Older blog entries for dwmw2 (starting at number 161)

15 Apr 2007 (updated 16 Apr 2007 at 10:33 UTC) »

Completed the first install of Fedora rawhide on PlayStation 3 today, from the tree at rsync://bombadil.infradead.org/ps3-rawhide-20070415/

The rawhide kernel works on PS3; all I needed to change was a few things in the installer and related packages. There are updated rhpl, booty, kudzu and anaconda packages, for which the source is in the SRPMS/ directory. All the patches have been filed in bugzilla, findable from the PS3 tracker bug.

There's a bootloader image in PS3/otheros/otheros.bld where the PlayStation will find it if it's burned to DVD. I created it manually with the old 2.6.16 kernel because kexec isn't yet working in the 2.6.21 kernel, but it uses the initrd automatically generated from anaconda with petitboot, which is in Extras.

The biggest issue I have at the moment is that the graphical installer uses a fixed resolution of 800x600 -- which doesn't work too well on a 480i screen, and we default to 480i on PS3. For now, I just added a few options for different video modes into the bootloader configuration in he install tree, and added 'text' to the arguments for the 480i option.

Installing Fedora rawhide on PlayStation 3:

  1. Fetch the install tree:
    
    mkdir rawhide-ps3
    cd rawhide-ps3
    rsync -avz rsync://bombadil.infradead.org/rawhide-ps3-20070415/ .
    
    (If you have an existing copy of PPC rawhide lying around already, use that to seed the rsync by copying it into your rawhide-ps3 directory first.)

  2. Burn the tree to DVD. From the rawhide-ps3-20070415 directory:
    
    growisofs -Z /dev/dvd -R -J .
    
    If you don't have a DVD writer, you can use the CD image in images/boot.iso to boot and then do a network installation instead. Just export the tree you've downloaded by NFS or HTTP or FTP, and then boot the CD and point it at your export
  3. Boot into Game OS and use the self-update procedure to make sure you're running the latest firmware (1.60 at time of writing). Also use the Format Tool to ensure your disk is partitioned such that the "Other OS" is permitted some space. Then install the boot loader and run it as described in the "Performing the Installation" and "Starting the Bootloader" stages of the Sony instructions.
    You might want to note what it says at the bottom about how to get back to Game OS.
  4. You should find yourself in the petitboot graphical bootloader. Insert the CD/DVD and within a few seconds, you should see it turn up the screen, with options for different video modes. Select the one you want, or wait 5 seconds and the default (720p) will start.
  5. Now you're in the Fedora installer. It should all Just Work™. As is normal on anything but servers where you actually expect to change disks around, make sure you don't use the silly Fedora default partitioning scheme which uses LVM -- choose the option 'Custom' and just make normal partitions on the drive instead. Petitboot isn't yet tested with LVM.
  6. When it finishes, it should reboot and petitboot should let you boot from the hard drive. Rebooting doesn't always work yet in the current kernel, so you may need to power cycle when it wants to reboot.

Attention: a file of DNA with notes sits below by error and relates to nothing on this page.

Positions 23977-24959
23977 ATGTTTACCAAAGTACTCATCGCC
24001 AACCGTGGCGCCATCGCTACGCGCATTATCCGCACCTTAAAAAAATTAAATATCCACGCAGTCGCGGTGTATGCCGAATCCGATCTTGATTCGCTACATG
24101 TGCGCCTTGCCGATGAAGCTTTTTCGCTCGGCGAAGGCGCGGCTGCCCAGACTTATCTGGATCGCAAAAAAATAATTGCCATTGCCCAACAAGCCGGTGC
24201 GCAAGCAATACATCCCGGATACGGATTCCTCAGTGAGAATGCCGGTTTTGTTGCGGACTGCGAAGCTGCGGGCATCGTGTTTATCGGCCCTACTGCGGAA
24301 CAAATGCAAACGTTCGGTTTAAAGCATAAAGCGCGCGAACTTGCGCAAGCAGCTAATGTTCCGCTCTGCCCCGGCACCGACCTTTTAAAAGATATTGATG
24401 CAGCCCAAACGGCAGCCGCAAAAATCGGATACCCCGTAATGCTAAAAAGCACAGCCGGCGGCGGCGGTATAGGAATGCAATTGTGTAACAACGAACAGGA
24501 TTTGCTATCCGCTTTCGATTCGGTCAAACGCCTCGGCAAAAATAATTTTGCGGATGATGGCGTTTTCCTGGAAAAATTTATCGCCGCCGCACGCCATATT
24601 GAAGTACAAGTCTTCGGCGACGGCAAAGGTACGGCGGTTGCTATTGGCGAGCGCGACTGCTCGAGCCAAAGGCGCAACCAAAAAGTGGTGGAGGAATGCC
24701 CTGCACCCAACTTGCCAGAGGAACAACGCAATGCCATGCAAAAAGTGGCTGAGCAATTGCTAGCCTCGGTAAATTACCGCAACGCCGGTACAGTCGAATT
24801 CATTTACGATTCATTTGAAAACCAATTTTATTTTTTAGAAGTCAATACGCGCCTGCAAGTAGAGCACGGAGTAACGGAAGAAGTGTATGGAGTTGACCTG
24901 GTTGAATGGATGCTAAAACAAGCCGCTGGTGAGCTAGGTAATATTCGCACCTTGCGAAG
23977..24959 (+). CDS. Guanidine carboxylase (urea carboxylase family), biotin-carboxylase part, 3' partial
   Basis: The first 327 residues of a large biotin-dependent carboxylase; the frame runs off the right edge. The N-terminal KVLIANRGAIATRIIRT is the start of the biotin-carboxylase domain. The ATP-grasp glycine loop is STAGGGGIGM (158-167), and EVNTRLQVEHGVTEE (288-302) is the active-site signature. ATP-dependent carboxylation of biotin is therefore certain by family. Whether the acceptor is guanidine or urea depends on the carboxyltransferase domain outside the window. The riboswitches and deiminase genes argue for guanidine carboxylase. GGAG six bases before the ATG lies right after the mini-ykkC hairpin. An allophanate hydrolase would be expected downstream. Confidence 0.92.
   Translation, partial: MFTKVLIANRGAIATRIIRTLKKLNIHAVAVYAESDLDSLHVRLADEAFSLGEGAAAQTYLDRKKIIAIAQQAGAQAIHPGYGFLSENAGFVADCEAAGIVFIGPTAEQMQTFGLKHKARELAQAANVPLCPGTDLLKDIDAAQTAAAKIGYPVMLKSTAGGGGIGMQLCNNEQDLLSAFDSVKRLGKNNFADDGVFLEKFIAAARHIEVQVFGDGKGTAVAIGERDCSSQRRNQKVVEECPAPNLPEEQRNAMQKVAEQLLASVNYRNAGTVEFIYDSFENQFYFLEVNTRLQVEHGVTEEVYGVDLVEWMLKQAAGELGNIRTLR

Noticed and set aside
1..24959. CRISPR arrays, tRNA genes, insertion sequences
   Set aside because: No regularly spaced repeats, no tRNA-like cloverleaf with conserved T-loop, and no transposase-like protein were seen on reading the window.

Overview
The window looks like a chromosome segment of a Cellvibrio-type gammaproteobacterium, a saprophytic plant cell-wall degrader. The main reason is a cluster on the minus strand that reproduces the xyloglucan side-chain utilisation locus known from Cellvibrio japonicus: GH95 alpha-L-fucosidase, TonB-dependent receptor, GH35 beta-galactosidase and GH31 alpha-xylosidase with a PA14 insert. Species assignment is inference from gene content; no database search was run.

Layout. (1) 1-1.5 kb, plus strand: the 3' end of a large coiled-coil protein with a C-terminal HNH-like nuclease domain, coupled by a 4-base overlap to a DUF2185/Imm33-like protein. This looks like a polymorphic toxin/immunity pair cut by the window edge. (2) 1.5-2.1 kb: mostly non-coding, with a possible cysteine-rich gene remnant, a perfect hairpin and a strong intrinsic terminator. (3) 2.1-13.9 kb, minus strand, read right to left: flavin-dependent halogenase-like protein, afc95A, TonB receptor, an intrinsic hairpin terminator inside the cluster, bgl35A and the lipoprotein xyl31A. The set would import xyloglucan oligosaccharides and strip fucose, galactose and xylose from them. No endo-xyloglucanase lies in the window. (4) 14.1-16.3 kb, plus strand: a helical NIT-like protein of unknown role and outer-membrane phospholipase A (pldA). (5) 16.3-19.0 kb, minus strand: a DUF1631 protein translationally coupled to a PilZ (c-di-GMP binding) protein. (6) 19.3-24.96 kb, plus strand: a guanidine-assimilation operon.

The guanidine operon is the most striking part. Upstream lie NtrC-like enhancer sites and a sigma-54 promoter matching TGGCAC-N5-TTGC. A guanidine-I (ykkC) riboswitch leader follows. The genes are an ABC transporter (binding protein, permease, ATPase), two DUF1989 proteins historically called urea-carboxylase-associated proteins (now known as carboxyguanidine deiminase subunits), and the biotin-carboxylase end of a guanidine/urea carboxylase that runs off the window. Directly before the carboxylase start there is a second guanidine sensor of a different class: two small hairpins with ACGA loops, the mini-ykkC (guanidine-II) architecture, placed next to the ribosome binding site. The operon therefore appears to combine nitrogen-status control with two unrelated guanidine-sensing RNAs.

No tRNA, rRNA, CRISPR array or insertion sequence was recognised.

7. When it comes up, run 'yum install smolt' and then 'smoltSendProfile' to let us know that you're running Fedora on PS3.
Note that I've removed all the pointless 64-bit userspace packages which the installer usually installs by default (bug #233427). If for some strange reason you actually want some 64-bit userspace, you'll need to install it yourself later.

All of this is fairly trivial and should land in Fedora rawhide fairly soon, with the possible exception of the otheros.bld bootloader. That currently needs a kernel with working kexec, and a patch to anaconda which doesn't seem to have been received favourably. And even then it may end up producing an image which is too large to fit -- it's possible that we'll need to build a special minimal kernel for use in the bootloader image.

10 Apr 2007 (updated 10 Apr 2007 at 17:37 UTC) »
thl writes:
"All this IMHO for a small benefit: to be able to develop i386 packages on a x86_64 host. How big is the number of users doing that? And does it really work in practice? A lot of configure scripts and apps (including rpm) in my experience seem to get confused if you try to compile something for i386 on a x86_64 host (even when remembering to use setarch). So it's really the best and the safest to use a chroot (e.g. mock) for this purposes as far as I can see.

"So in other words: is installing *-devel.i386 packages on x86_64 really a sane default for Fedora? I really doubt it."

Apparently, you're wrong. Building stuff for the secondary arch does "Just Work(tm)", allegedly. I relay this 'information' despite the fact that my own experience is the same as yours -- installing *-devel.ppc64 on ppc64 (which uses all 32-bit userspace by default, since ppc32 isn't as broken an architecture as i386 was) really doesn't make much sense.

This is just one of a bunch of problems with the way we currently handle multilib -- it's time we stopped burying our head in the sand and whining that "multilib hurts", and started actually fixing some of the stupidities which make it hurt. It really doesn't have to be as painful as we have made it for ourselves.

Fedora release 6.92 Rawhide)
Kernel 2.6.20-1.3035.fc7 on an ppc64

ps3 login:

Wheee. The Fedora rawhide kernel finally boots on PlayStation 3. There are a few more details we need to address, like the fact that kexec and reboot aren't working right now, but it looks like we should be in reasonable shape for Fedora 7.

We'll need a bootloader. Ideally that would be petitboot, which the ozlabs folks should have ready any day now, but given the Fedora 7 feature freeze is already upon us I have a horrid suspicion we're going to be making an 'otheros.bld' (flash bootloader for PS3) which we make available separately, and which just has a horrid hack to interpret and obey /etc/yaboot.conf from the hard drive.

When we have more scope to play -- and once kexec actually works in our kernel so it can boot other kernels, which is sort of important for a bootloader -- we'll look at building the bootloader blob properly.

Hm, that 'on an ppc64' still bugs me. I'm sure I submitted a patch to fix it once, long ago when it happened on Alpha.

Again the Fedora release looms and I set about installing rawhide on every PowerPC machine I can find. And again I can't find much wrong with it that's specific to PowerPC.